Knitting Karma Loves Me: A Product Review

I have good news to share, and with it, a product review*. Knitting karma graced me with its presence once again! I recently won a free set of Addi Clicks, just by luck of the draw. When Skacel notified me that I’d won, I almost didn’t believe it. It started to seem real when I saw my name on the next Skacel email newsletter. It really seemed real when I got them in the mail!

If you’re not familiar with Addi needles, here’s the basic rundown. Their fixed circulars come in several styles, some of which have different labeling in different areas of the world. The standard is the Turbo, which is lightning fast due to the coated nickel finish. Turbo tips have a more or less typical taper and are slightly rounded. Then, there’s Addi Turbo Lace circs. These are made of brass, which is a little grippier than the nickel, and have a more tapered tip with a sharper point. Addi Rockets, or Sock Rockets, combine the best of the first two styles (in my humble opinion) as they have the long, sharp tip paired with the slick coated nickel. These have been my go-to circulars for a while now. They’re super speedy, the join is smooth, the cables are flexible and don’t kink easily. That makes them good for magic loop, lace, large projects, and just about anything and everything else. Addi also makes bamboo circs and maybe others, but I haven’t tried any of them.

Addi also makes interchangeable circular needle sets called Clicks. The different styles available mostly coincide with the fixed circ styles, with one exception. The lace tip Clicks are coated nickel, not grippy brass. So, they’re really more like the Rockets. Lace tips come in short and long lengths. Since Rockets are my favorites, and since I have big hands and despise short needles, I opted for the Long Lace Tip Clicks.

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As you can see, they come in a sleek pink case. Inside, there’s eight sets of tips in US sizes 4-11, a cable connector and an Addi heart pin.

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The US4s aren’t pictured as they’re in use!

The connector can be used to link two cables together to get a really long one. Or, you can take the tips off a WIP and hook both ends of the cable to the connector and use it like a stitch holder. That would be handy if you needed those tips for another project or another part of the same WIP.

On the back of the case, there’s a zipper pocket that holds three cables and a needle gauge.

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Again, one cable is not pictured as it’s in use.

I put them to work right away on my Miller’s Daughter shawl. Initially, they took a little getting used to. There’s a spring loaded mechanism that connects the tip to the cable and apparently sometimes they need to be broken in a little. At first, I couldn’t get one of the US4 tips to lock securely in place, and it popped off a couple of times while I was knitting. I ended up fiddling with it for a while, mostly just connecting and disconnecting it, until I was able to get the lock to fully engage. After that, it was smooth sailing!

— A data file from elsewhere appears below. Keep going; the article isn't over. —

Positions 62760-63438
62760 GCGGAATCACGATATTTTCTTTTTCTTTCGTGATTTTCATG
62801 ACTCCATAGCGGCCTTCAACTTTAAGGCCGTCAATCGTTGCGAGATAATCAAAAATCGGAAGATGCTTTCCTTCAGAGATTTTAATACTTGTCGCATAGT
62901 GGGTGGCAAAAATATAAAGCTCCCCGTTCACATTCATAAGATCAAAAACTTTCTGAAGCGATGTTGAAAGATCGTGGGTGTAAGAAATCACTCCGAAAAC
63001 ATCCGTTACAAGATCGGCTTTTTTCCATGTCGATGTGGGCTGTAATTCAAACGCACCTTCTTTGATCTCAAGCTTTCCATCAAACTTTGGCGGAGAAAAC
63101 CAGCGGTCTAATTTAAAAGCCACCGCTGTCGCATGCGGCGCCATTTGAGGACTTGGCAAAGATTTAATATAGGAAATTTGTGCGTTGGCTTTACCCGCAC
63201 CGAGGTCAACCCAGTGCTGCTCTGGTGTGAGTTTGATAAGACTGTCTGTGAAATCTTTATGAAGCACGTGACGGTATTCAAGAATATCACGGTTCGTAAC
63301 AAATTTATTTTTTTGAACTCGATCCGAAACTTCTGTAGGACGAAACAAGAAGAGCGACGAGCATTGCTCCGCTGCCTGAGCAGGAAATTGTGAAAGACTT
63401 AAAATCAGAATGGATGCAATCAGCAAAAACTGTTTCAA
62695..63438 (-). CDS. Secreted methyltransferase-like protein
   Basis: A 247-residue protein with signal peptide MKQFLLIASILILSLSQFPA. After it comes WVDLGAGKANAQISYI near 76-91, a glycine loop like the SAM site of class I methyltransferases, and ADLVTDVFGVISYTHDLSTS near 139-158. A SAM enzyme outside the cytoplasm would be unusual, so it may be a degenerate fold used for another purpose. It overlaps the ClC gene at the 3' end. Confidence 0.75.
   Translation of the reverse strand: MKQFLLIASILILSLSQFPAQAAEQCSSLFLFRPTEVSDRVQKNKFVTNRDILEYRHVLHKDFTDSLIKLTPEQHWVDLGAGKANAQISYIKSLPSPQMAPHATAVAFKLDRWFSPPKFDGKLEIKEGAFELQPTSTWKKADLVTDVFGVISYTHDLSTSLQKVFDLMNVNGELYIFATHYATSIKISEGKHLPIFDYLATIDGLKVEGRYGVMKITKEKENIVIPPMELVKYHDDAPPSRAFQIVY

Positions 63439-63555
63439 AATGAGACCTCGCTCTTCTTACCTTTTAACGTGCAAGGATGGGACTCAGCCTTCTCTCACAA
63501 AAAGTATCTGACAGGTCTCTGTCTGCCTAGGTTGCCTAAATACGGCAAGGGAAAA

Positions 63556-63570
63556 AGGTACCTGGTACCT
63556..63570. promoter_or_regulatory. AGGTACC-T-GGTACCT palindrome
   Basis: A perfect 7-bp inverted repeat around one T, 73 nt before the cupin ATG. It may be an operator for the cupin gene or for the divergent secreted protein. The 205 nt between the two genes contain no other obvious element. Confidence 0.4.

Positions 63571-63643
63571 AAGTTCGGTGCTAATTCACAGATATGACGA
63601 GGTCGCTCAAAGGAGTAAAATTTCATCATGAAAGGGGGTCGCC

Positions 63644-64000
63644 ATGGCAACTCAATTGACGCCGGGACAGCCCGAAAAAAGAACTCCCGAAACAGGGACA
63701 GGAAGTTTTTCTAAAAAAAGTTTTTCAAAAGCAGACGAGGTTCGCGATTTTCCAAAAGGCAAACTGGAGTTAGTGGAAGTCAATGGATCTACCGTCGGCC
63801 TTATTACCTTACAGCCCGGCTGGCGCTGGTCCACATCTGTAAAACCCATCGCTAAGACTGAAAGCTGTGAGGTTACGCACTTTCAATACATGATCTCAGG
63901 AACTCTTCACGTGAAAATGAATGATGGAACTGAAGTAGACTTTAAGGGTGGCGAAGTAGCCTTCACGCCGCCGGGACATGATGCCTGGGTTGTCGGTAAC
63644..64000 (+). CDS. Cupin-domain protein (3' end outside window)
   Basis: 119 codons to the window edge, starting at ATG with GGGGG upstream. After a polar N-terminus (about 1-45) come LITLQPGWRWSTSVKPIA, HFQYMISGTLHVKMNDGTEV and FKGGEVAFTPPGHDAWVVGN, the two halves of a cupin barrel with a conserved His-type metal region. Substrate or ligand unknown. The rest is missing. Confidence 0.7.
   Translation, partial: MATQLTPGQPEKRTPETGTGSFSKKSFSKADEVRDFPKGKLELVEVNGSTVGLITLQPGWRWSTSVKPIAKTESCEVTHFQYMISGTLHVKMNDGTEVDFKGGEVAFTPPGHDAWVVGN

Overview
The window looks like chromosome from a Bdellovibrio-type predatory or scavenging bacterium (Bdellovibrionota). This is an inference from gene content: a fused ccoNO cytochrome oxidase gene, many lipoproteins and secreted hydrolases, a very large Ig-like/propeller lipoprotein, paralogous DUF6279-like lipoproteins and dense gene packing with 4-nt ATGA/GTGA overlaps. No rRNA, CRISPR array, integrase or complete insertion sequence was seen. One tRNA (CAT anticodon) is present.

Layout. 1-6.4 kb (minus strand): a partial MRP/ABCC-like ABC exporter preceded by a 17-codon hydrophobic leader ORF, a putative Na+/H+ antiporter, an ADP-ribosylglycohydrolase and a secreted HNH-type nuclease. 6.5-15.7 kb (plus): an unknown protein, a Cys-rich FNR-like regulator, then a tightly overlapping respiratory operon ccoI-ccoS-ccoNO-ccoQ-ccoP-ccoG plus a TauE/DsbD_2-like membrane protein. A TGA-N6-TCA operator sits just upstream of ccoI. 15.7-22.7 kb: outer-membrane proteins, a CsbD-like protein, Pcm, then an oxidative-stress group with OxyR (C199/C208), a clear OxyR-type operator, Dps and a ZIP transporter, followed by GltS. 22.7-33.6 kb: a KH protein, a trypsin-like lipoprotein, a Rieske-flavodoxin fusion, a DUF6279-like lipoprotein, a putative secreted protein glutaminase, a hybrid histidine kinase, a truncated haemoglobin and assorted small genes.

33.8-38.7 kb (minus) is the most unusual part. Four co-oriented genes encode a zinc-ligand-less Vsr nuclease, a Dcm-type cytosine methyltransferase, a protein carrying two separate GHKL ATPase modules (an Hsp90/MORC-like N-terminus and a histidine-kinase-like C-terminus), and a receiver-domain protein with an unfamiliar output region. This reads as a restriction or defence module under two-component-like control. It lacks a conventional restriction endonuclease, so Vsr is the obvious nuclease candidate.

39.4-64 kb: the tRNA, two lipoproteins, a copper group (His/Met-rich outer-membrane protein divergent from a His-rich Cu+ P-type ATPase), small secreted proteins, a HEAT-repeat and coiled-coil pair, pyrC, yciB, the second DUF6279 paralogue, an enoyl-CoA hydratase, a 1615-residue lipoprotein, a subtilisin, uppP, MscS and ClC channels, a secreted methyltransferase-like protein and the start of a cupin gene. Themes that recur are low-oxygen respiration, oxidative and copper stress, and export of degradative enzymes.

This set has a really cool lifeline feature. Each cable has a sort of slot near each end that you can thread a lifeline through. It’s kind of like the eye of a needle except that it closes up when you’re not actively manipulating it. You just put the end of the lifeline through the slot, then knit the next row. As the knitting slides off the working needle onto the cable, the lifeline is pulled through all the stitches. After finishing that row, slide all the stitches onto the cable to ensure they’re all captured, then remove the end of the lifeline from the slot. Easy peasy! It came in handy to have this feature as the Miller’s Daughter has several lace panels of increasing widths, so lifelines are something of a necessity.

My one quibble with the Clicks is that the join isn’t as smooth as it is on Addi’s fixed circs. I tend to be a snug knitter, so it can be a little trying when sliding stitches off the cable and onto the needle to be worked. It gets easier after a bit, but I imagine a very tight knitter would have trouble.

The tips are great. They’re super long and pointy, which I like. I find that makes it easier to work stitches more quickly and accurately. I love them!

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Overall, I’m very happy with my new toys! They’re great for shawl knitting and larger projects, especially. Since I chose the long tips, they won’t work well with smaller diameter projects like hats or baby dresses, but that doesn’t bother me. I’m not getting rid of any of my fixed Addis anytime soon, so I should always have the right tools for any job. I think that, eventually, I will purchase more tips in smaller sizes so I can do magic loop socks and the like.

Many, many thanks to Skacel for their generous giveaway! I expect to get many years of use out of this set. They’re serving me well already!

Happy, speedy knitting!

*Disclaimer: Nothing to disclose! I received the Clicks free with no expectation of any review, favorable or otherwise.

What Goes Around…Well, You Know